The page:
Fighting Genetic Disease Among the Bedouin
April 27, 2015
The New York Jewish Week — There has been a 30 percent reduction in the infant mortality rate in Israel’s Bedouin community of southern Israel during the past few years, and much of that success is due to the diagnosis and prevention of many genetic diseases that have plagued the community for centuries.
Much of the research into these diseases, which can cause everything from severe developmental delays and fatal heart malformations to blindness and immune deficiencies, has been taking place under the leadership of Prof. Ohad Birk, head of the Genetics Institute at Soroka University Medical Center and the Morris Kahn Lab at the National Institute for Biotechnology in the Negev at BGU.
Over the course of more than a decade, Prof. Birk and his team of researchers at BGU have identified the gene mutations responsible for about 30 of the most common hereditary diseases among Bedouins and Sephardic Jews. That knowledge, along with funding from Israel’s Ministry of Health, provided them with the tools to develop screening tests for many of the diseases.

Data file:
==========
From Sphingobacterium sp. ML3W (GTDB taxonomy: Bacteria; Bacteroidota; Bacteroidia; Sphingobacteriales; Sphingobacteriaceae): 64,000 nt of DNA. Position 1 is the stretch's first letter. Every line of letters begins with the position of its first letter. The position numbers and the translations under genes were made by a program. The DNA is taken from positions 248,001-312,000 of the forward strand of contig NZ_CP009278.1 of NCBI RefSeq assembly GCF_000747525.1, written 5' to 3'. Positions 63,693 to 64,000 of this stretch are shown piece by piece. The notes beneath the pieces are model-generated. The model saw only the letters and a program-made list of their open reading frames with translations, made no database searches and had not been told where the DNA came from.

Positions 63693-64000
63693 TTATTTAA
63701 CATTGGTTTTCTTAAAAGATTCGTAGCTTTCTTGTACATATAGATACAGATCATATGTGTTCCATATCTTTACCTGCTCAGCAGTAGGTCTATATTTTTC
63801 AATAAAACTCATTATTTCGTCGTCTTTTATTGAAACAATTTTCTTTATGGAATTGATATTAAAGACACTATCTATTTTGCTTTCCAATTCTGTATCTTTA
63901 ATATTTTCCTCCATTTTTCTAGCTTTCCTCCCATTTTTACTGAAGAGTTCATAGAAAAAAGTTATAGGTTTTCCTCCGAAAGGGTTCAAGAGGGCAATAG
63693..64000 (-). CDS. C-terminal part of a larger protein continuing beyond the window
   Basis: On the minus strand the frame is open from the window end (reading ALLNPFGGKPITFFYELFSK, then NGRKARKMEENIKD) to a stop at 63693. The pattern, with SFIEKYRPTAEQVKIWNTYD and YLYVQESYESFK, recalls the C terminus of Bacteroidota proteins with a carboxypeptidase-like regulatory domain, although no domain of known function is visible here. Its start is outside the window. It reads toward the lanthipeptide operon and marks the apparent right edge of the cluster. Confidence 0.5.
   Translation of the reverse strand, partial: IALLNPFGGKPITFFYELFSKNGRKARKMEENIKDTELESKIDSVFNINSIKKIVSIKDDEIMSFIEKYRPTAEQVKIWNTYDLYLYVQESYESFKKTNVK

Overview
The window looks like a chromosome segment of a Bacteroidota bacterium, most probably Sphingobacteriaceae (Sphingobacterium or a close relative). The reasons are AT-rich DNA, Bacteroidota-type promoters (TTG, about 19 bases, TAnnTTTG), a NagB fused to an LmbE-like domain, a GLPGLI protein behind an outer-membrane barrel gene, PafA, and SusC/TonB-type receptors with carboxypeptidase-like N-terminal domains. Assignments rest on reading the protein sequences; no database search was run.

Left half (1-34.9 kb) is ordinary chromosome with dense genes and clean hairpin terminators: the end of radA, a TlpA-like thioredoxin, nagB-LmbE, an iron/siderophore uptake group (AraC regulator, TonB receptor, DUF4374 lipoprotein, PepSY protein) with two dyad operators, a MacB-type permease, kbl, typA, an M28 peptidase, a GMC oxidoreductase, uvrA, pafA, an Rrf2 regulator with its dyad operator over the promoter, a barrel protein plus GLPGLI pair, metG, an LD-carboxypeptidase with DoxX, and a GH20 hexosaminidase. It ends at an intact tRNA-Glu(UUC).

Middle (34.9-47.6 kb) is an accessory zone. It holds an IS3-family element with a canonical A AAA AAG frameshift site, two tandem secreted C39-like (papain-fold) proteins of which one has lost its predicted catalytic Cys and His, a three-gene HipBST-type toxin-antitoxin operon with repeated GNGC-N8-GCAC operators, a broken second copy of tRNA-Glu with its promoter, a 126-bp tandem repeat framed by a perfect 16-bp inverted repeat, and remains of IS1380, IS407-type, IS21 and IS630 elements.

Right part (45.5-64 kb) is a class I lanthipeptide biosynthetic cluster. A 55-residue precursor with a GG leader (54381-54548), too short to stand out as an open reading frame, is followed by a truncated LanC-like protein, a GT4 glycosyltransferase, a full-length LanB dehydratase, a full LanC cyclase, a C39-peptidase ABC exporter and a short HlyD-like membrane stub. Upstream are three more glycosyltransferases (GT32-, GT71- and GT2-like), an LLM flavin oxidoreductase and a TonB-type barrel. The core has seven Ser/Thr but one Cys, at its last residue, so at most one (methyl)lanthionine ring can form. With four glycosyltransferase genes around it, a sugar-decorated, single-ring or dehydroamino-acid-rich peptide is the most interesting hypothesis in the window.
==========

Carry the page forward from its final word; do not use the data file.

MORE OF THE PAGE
Prof. Birk says that Israel’s southern Bedouins “have among the highest rates” of genetic disease in the world because 60 percent of their marriages take place between first and second cousins. Roughly 80 percent marry within their respective tribes, which range in size from 1,000 to 20,000 people.
Within tribes the carrier rates for various recessive diseases (requiring both parents to be carriers) can be as high as one in eight people.
The result is that “these diseases are a severe burden to the families, the community and the health care system.”
As the scientists have deciphered the molecular basis of the diseases, and in many cases developed carrier testing, the counseling unit has reached out to the community to encourage testing.
With the consent of Bedouin community leaders, Arabic-speaking genetic counselors give talks to high school students and women’s groups to explain how diseases are handed down from one generation to the next, and that carrier testing is available to those who want it. Local ob-gyns refer pregnant Bedouin women to a team of 10 Bedouin nurses trained in genetics.
“It’s clear that those who have siblings or cousins who are very ill are very interested in genetic testing and using our services; those without relatives with diseases are less invested. Of course, once they have a sick child they rush in,” says Prof. Birk.
Thanks to these outreach efforts, many more young people are requesting to be tested before marriage.